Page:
A familiar figure around Notting Hill, usually kitted out in casually stylish jeans and boots, Angela had had her eye on the house for some years. “We have always lived in the neighbourhood, but this is one of my favourite streets.
“We were very conscious of the house’s origins, so we were keen to retain its integrity and reinstate some of the classic values, but it had to be completely modernised to make it liveable.”
Colin, who already had some knowledge of London Regency (or late Georgian) houses, undertook detailed research before launching into the restoration of the house’s cornices, skirting boards, architraves and ceiling roses. He even designed and commissioned new panel doors in a Regency style. In the dining room, the original stained-glass windows, which pre-date the house, were repaired and an interesting discovery was made. One of the panes was painted by Hans Holbein the Younger – famed in the 16th century for his portrait of Henry VIII. Another panel dates from 1637.
After nine months of major renovations, the family moved into their new home in September 2012 and set about furnishing the interior.
“We share a love of mid-20th century classical furniture, which we have collected over the years, so we had plenty of fascinating pieces to fill the space,” says Angela.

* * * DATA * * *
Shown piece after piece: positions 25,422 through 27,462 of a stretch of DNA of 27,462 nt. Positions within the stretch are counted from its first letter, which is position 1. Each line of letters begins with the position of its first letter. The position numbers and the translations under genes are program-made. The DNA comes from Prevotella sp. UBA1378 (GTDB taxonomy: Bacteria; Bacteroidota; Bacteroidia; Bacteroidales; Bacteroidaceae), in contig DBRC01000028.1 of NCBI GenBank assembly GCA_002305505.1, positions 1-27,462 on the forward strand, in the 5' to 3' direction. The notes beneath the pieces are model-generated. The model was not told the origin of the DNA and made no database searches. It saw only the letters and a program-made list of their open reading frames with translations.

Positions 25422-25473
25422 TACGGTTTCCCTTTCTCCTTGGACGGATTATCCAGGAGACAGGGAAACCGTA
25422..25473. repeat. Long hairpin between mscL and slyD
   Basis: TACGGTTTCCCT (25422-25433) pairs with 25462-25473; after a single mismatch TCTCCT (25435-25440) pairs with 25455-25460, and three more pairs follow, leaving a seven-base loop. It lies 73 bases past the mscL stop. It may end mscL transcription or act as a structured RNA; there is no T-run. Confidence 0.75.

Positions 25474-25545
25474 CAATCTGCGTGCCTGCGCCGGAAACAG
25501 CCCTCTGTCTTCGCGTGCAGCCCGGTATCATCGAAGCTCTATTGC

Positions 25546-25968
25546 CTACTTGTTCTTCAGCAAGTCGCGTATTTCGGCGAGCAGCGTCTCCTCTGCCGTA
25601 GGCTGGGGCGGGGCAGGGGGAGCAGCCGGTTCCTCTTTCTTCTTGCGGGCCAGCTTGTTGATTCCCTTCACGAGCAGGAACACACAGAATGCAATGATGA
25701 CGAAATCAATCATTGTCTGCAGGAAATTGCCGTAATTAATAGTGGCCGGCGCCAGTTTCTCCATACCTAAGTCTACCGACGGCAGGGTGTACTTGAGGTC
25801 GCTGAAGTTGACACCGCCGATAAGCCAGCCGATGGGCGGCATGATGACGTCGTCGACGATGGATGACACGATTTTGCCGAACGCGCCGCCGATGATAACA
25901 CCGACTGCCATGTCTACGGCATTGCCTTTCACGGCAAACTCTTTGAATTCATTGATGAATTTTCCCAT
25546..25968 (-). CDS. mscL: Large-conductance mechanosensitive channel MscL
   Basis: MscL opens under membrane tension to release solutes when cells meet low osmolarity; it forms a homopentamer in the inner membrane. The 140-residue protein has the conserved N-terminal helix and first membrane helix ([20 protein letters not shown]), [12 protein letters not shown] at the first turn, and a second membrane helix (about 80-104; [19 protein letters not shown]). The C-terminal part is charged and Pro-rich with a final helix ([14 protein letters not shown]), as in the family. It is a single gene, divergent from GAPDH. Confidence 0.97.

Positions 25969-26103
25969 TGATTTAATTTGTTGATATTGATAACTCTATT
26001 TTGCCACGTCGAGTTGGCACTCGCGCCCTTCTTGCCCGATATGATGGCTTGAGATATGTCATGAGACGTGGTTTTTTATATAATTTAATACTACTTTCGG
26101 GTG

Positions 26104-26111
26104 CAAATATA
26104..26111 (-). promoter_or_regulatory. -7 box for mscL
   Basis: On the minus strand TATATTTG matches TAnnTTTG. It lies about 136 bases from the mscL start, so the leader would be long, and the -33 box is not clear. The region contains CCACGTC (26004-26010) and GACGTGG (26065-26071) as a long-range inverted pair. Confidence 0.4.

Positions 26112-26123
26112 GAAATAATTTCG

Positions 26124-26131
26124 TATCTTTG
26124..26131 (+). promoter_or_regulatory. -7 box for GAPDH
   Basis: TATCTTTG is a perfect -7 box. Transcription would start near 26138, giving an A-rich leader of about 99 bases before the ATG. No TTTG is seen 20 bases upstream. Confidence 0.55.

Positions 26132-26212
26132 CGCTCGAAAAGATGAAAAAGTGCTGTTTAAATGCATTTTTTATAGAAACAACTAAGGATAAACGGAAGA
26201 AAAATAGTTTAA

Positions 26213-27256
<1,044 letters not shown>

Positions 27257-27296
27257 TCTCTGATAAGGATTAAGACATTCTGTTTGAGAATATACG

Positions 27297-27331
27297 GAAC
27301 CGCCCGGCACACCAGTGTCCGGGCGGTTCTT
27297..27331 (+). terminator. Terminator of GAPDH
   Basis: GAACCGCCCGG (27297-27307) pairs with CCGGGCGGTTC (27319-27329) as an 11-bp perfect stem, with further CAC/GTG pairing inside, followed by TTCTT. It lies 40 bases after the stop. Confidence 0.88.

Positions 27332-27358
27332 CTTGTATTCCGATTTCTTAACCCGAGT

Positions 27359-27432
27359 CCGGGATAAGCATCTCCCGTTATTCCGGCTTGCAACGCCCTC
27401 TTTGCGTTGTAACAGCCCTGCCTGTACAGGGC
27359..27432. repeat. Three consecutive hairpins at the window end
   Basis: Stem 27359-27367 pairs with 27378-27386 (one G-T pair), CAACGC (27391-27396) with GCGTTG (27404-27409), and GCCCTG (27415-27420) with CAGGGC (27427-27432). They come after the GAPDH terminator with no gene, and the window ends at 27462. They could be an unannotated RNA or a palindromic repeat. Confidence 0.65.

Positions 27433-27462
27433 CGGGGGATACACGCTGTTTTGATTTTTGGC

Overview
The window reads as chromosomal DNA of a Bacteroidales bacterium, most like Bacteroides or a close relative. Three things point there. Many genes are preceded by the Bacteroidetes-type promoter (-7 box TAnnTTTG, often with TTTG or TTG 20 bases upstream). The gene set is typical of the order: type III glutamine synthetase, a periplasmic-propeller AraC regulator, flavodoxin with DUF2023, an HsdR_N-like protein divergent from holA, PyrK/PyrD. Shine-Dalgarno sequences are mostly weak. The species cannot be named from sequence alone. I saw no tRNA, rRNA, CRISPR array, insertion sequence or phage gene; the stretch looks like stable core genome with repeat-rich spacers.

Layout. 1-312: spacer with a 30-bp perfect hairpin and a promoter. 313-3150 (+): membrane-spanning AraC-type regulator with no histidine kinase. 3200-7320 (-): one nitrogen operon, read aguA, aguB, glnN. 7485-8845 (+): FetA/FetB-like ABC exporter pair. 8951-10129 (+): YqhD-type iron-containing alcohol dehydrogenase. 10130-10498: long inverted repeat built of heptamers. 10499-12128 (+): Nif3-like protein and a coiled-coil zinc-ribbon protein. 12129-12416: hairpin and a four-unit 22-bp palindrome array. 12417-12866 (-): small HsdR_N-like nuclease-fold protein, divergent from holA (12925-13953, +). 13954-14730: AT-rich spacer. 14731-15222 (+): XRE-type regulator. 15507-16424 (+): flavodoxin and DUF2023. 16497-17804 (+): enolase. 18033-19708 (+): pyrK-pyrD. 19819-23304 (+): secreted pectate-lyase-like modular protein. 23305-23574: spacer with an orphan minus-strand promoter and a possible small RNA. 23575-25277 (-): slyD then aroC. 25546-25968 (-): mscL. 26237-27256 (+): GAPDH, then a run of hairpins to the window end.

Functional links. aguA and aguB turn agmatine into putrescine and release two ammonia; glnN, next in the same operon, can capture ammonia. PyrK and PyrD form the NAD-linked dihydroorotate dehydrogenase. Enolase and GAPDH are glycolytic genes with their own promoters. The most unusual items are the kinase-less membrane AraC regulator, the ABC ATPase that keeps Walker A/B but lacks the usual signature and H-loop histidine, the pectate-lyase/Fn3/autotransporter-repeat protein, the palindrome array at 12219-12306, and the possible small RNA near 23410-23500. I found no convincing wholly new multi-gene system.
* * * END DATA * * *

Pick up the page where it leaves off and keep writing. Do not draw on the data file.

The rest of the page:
The colour palette they settled upon is both traditional and contemporary – greys, white and black punctuated with accents of bronze and gold – making a perfect blank canvas for displaying their possessions.
As well as renovating their Georgian home, Angela leads a busy life in London. Her modelling career now spans three decades and she can still be seen splashed across leading fashion magazines and starring in TV commercials – most recently for Marks & Spencer.
“I think I have just been lucky,” says Angela modestly, “but my agent believes that having classic features has enabled me to stay in the spotlight.”
She also manages a personal shopping service for a number of A-list clients. Frequent trips to fashion shows and shopping in New York, Paris and Milan are required, along with serious time spent searching the internet and checking out new boutiques. “I simply adore fashion so I think I have the best job in the world. But it is important that I know all the new trends and keep abreast of which designers are in at the moment.”